Rate-regulated activities — Research project

Date recorded:

Preliminary analysis of asset and liability definition

The project manager introduced the paper by explaining that it focuses on one of the specific features of rate regulated activities which is the true-up adjustments that are applicable in circumstances in which there is no competitive market. The purpose of the true-up adjustment is to ensure that the entity is able to earn the amount of revenue permitted by the rate regulation during the regulatory period.  The objective of this agenda paper is to consider whether a rate-setting mechanism that incorporates a true-up adjustment could result in the existence of assets and liabilities.

The research was based on the existing and new draft conceptual framework that defines assets and liabilities. The objective of this session is to take the initial views from the Board members. As part of this project, the staff held recently a meeting with the consultative group and the feedback obtained consisted of (i) the description that the adjusting mechanism is not quite refined enough and (ii) the research is too narrowly focused. Nevertheless, the staff believe that it is appropriate to keep the project narrowly focused.

One Board member questioned why there is an asset in a rate regulated environment raised from a true-up adjustment while there is no asset in a competitive market environment.

One Board member expressed that in general the utilities industries operate in very competitive markets; the chairman replied that this is not in general the situation in Europe.

Another Board member explained that in general there is a monopoly for the generation of electricity and there is a competitive market for the distribution market.

The project manager explained that some aspects of the market are regulated, in addition, regulation is changing and some countries are becoming more de-regulated. Some jurisdictions still are heavily regulated and the objective of this research is to capture this piece of the market.

One Board member expressed agreement with the project although is concerned about whether this true-up adjustment is not a general issue for estimates that applies to regulated and non-regulated markets.

The project manager responded that the regulated market is different in the sense that the regulator’s objective is to make sure that utility companies can survive and also that customers obtain good services. In addition, the regulations are enforceable by law and companies can go to court to enforce the adjustments. In some cases, governments implement other measures if customers cannot cope with the price increase (for example by providing subsidies or tax reductions).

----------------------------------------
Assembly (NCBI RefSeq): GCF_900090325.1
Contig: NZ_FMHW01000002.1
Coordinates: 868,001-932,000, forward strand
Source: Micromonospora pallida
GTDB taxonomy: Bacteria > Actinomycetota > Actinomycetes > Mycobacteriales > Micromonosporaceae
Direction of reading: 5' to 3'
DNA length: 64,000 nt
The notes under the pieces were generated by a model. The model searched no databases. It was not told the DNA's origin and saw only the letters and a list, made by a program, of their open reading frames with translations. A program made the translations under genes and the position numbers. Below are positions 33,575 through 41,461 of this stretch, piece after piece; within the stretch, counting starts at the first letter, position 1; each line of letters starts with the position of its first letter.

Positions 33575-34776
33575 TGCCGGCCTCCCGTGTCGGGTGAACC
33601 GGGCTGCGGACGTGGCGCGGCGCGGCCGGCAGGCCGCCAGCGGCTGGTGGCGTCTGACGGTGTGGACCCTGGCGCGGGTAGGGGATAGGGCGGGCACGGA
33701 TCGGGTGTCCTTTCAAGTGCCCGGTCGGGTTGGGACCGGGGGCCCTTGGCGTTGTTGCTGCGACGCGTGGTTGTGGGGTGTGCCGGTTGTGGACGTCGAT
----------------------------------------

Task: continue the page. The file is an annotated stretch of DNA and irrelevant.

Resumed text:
One Board member mentioned that the revenue recognition project requires performance for revenue recognition; it has to be very clear in the rate regulated paper that there is no contradiction with that.

Another Board member indicated that in some cases it takes years for the regulators to approve a true-up adjustment because this is also a political issue.

The project manager responded that the focus of the project is very narrow and the true-up adjustment has to be legally enforceable and it focuses on the existence of the asset and not on the measurement. The asset derives from a right to earn a particular amount of revenue which is set in the contract between a regulator and the company.

Another Board member requested that the paper should also consider de-recognition and impairment of the assets derived from the true-up adjustment.

Another Board member inquired as to how this interacts with business combinations.

The project manager explained that based on their research they find that in a business combination the acquiring entity will have to go to the rate regulator to obtain the approval, nevertheless the true-up adjustments are considered in the valuation of the companies.

One Board member requested that the paper should also discuss the liability side. According to the paper, when a company overcharges there is a liability because it will be required to reduce prices in the future to compensate customers. That member is concerned whether a future reduction of profit is a liability. Other Board members responded that it is a liability because it relates to a past event.

Next steps

The project manager explained they will take the feedback obtained from the conversations with the consultative group and from the Board members and they will provide a new paper with further analysis and clarification in January 2014.

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